By twenty-six, our daydreams turned serious and our conversations now included topics like fertility monitors, sperm banks, and birthing plans. I knew I wanted the biological father to be Jewish, even if under religious law the baby wouldn’t be considered Jewish. All we knew about the anonymous donor was that he played guitar and clarinet, liked to bake, had seasonal allergies, and that he juggled. We started calling him Jewish Juggler.
Three months later Jen was pregnant, and what had seemed like a game before was immediately, unavoidably, real. Now my family acted strange on the phone. My brother said he didn’t know if he could ever speak to me again. He had to think about it, he said. My parents reminded me that I could never bring this baby to their house, to their community, because as far as their friends knew, I was still single. They wouldn’t display her pictures next to their other grandkids. My sister said, “What did you expect?”
As we prepared for the birth, our conversations turned to the imaginary once again. We would name her Madeline, like we’d decided years before. Jen painted turtles and fish onto canvas for the nursery. We bought feetie pajamas and kimono-wrapped onesies and a tiny striped hat with a bee stitched into the front. I was terrified. My doubts about becoming a parent resurfaced, my anxiety about raising a non-Jewish child, one who wasn’t even biologically mine. Would I love her the way a parent is supposed to love a child? Would she grow up and resent having me instead of a father? I had never been one of those girls who smiled at babies or even noticed them. Could this one be different, even if she didn’t look anything like me? I was scared the answer would be no.
In May, after three days of labor, it was time to get her out. Jen was running a fever. I stood near Jen’s shoulders, watching the baby emerge, watching as a team of doctors pulled her quickly away and started running tests. It was a blur. My legs were numb. I thought, “I didn’t get to cut the cord,” and “This is not what’s supposed to happen.” They started wheeling Madeline out of the room and Jen urged, “Go with her.”
I followed. I didn’t leave Madeline as they cleaned her off, hooked her up to machines, put a breathing tube in her nose. She looked so small, so bruised and purple. She looked grouchy. If she could speak, she would have lectured me for making her go through something so unpleasant. I stood back while doctors and nurses hovered around her. I had always known that babies were small; even that much was obvious to someone as oblivious as I was. But I never realized just how small she would look on that table, arms swaddled tightly against her chest, fists tucked under her chin.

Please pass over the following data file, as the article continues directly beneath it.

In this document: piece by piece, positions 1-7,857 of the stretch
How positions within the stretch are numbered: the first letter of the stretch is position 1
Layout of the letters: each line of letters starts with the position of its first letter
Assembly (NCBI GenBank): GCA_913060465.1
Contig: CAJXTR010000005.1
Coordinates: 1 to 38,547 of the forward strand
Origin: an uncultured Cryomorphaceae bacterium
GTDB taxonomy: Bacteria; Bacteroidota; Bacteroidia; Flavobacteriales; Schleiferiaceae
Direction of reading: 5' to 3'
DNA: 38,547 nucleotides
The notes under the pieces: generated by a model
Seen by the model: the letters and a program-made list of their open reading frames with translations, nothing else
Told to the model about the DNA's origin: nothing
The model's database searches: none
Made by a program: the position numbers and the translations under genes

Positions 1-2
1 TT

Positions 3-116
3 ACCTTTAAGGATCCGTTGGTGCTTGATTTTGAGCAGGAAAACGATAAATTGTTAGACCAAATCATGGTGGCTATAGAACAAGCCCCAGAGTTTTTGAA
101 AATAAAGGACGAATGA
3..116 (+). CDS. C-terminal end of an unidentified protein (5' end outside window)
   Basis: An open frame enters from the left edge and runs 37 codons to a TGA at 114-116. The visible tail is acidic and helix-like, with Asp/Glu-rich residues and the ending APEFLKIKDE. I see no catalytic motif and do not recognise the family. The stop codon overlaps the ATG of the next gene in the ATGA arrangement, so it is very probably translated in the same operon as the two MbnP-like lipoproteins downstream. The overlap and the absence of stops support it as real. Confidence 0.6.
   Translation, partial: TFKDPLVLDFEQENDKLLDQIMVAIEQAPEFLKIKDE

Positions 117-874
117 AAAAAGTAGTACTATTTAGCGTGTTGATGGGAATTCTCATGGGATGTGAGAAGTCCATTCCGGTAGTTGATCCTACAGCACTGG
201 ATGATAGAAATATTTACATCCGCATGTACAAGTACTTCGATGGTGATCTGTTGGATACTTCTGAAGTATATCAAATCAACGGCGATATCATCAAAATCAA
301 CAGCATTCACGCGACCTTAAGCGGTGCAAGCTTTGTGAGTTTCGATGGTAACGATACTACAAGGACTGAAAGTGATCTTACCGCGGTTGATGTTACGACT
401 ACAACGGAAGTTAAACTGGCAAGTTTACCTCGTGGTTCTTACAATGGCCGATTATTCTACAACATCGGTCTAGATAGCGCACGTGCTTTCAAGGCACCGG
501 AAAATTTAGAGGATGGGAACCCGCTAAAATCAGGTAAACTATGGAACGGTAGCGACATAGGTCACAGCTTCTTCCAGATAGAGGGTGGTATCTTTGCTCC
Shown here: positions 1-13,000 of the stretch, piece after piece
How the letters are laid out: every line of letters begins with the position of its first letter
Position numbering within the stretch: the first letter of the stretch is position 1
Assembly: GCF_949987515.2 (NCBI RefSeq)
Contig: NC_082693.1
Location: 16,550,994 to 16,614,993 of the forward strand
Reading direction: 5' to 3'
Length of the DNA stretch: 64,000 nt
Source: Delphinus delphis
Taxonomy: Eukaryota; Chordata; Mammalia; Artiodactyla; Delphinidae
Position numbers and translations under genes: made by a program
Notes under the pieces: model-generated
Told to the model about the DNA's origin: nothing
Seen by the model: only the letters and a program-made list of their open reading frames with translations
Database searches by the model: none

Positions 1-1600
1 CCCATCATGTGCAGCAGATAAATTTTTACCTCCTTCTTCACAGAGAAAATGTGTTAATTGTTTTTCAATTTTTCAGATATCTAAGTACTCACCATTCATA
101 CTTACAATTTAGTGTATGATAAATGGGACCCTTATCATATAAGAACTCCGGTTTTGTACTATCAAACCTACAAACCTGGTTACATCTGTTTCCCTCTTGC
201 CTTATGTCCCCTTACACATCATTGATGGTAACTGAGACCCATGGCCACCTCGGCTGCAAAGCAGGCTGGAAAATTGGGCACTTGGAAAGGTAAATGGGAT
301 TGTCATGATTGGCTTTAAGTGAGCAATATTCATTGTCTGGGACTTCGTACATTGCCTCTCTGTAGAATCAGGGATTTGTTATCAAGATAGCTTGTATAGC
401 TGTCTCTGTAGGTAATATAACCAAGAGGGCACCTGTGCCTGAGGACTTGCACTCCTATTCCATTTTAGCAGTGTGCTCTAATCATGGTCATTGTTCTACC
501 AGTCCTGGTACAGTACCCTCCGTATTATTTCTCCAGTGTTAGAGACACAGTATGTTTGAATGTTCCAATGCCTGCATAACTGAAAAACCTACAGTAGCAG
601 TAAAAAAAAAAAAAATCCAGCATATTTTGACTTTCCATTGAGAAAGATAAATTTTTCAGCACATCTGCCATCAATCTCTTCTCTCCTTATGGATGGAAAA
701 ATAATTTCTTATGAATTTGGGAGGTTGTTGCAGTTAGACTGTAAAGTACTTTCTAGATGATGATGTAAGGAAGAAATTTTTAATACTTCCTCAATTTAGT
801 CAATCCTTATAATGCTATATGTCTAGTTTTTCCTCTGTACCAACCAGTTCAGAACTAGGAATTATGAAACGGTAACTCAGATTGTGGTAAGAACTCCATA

In that moment, it was just me and her. I realized that it didn’t matter what my brother thought or who her biological father was, or even if she shared my genes or liked the same television shows that I did. Bringing her into the world wasn’t about pleasing my parents or following a set path of how my life should turn out. In that moment, I knew that it was about protecting this child, keeping her safe and thriving, keeping her alive. Even at only a few minutes old, I could see how determined she was to live and I knew that her life was my responsibility. I was a parent; more than that, I was her parent, no matter how complicated.
Madeline was in the ICU for a week before we brought her home. Only Jen’s name is allowed on the birth certificate, but there’s no doubt she is my daughter too. As I stood in the wings watching her first ballet recital, I understood that being a parent isn’t just about sharing your DNA. It’s about opening the world for your children, showing them your passions and helping them develop their own. I will teach my daughter everything I can. It’s been a privilege to learn from her in return.
Eve Rosenbaum is a writer, editor, and occasional academic in Iowa City. You can find her on Twitter: @everosenbaum.
To read all of the essays in this series click here.